News: Travel in Ukraine

Posted: 22 May 2018

Day 1 – Arrive Kiev

Ukraine is increasingly more accessible nowadays - there are direct flights with British Airways from Heathrow as well as several options from regional airports. I flew from Newcastle via Amsterdam with KLM/Ukrainian Airlines and arrived into Boryspil Airport slightly earlier than scheduled.

Immigration queues were not as long as expected, and after several questions about my visit to Ukraine and my passport being scrutinised in what seemed like forever (but probably only 2-3 minutes), I was allowed through and greeted by my driver Serhei. Driving towards central Kiev you could think you are back in the UK, except for the road signs being in Ukrainian, you are on the wrong (technically the right) side of the road and it is 10-12 degrees warmer!

My hotel for the night is the Rus Hotel, right next to the Olympic Stadium where the UEFA Champions League Final is being held later in May. The hotel is clean, check-in is quick, and they have their own taxi service, currency exchange, a choice of restaurants and bars. This evening I have typical Ukrainian food – everything from potato pancakes, varenykey (dumplings), chicken kiev and even a shot of homemade horseradish vodka! Welcome to Ukraine!

Day 2 – Kiev – Overnight Train to Lviv

An early start this morning to visit the magnificent Lavra Cave Monastery, popular with both tourists and orthodox pilgrims. The site, split into two sections – Upper Lavra and Lower Lavra – is made up of many golden-domed churches, cathedrals and museums. To see them all you would need to spend at least 2 days here. Out of those I did visit, I would highly recommend the National Treasures Museum and the Museum of Microminiatures. The caves, located in the Lower Lavra, are where the bodies of monks who lived and worshipped in the catacombs have been embalmed and preserved. This is a popular pilgrimage site with people flocking to see these mummified monks, believing they truly are holy men. You are given a single candle for light to walk through the small tunnels of the cave. Women have to wear a skirt to be allowed into the caves – these can be borrowed at the entrance to wrap around over trousers/shorts.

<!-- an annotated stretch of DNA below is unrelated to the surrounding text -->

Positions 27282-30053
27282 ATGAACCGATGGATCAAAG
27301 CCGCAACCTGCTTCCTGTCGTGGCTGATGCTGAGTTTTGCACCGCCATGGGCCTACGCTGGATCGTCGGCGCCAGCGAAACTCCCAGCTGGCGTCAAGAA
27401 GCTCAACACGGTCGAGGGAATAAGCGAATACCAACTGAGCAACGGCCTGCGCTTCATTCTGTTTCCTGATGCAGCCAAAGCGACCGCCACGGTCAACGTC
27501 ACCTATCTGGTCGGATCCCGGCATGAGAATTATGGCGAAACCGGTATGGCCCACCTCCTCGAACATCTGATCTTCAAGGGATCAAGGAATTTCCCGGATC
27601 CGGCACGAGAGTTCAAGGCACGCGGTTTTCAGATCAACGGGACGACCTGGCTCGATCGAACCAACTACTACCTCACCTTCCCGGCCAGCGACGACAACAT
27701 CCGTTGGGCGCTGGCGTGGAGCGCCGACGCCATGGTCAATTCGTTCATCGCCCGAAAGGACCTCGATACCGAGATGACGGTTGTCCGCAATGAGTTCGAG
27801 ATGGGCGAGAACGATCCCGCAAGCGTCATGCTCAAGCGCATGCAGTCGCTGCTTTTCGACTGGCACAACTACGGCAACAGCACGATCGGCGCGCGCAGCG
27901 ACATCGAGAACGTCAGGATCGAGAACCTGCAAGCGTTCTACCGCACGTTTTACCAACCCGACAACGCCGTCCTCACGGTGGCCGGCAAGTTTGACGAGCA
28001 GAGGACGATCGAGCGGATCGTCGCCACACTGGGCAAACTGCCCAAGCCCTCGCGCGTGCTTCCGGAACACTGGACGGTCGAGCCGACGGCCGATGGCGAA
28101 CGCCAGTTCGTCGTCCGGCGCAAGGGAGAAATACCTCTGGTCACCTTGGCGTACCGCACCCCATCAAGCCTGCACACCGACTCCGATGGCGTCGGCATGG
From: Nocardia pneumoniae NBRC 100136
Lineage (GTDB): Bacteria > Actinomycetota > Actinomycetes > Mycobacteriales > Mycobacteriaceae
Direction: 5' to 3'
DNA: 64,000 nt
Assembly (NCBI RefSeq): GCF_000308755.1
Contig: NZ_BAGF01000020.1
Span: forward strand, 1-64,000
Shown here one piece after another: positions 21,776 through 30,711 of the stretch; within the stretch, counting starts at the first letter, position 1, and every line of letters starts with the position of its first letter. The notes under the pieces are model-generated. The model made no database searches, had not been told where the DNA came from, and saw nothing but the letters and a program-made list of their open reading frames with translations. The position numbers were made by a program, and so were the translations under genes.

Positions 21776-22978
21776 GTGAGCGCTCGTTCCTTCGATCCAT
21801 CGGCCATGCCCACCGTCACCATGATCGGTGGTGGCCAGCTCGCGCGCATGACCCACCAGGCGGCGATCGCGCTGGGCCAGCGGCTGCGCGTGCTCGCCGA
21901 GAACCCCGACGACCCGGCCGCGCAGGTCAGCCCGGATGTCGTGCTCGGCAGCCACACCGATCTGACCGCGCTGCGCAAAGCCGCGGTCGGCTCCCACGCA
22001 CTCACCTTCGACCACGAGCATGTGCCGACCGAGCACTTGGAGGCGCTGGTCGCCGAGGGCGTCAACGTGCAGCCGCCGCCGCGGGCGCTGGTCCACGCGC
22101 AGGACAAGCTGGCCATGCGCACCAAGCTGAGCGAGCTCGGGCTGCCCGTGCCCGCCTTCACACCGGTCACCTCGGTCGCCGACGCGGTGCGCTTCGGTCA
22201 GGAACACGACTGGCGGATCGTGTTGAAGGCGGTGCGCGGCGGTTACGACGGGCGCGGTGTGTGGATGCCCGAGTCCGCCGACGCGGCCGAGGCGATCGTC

This afternoon was for exploring Kiev. Kiev is a huge city and still has a soviet feel to it. However, the architecture is stunning and the churches and cathedrals are worth a visit. My short tour of Kiev finished with a stop at the Defence of the Motherland Monument which still bears the Soviet Symbol – this is in theory illegal; however, they haven’t managed to remove or replace it as it is 62m high! The grounds surrounding the monument include intriguing relics of the communist era, including old tanks, helicopters and anti-aircraft guns.

After a whirlwind city tour, I was dropped at the train station for my overnight journey to Lviv. The station itself is old, colonial style with heavy, wooden doors. The trains are old but on time, which is more that can be said about the train system in the UK! I have a carriage to myself, and pleasantly surprised to find that I am even provided with a towel. The berths themselves are comfortable enough for the journey, which takes approx. 10 hours as trains only go a maximum of 120km / hour!

Day 3 – Arrive Lviv

The train journey was not exactly smooth but I did manage to get some sleep, and I arrive into Lviv as per schedule. I am taken to my hotel which is an old, art-nouveau building with high ceilings where I have time to relax before a walking tour of the city.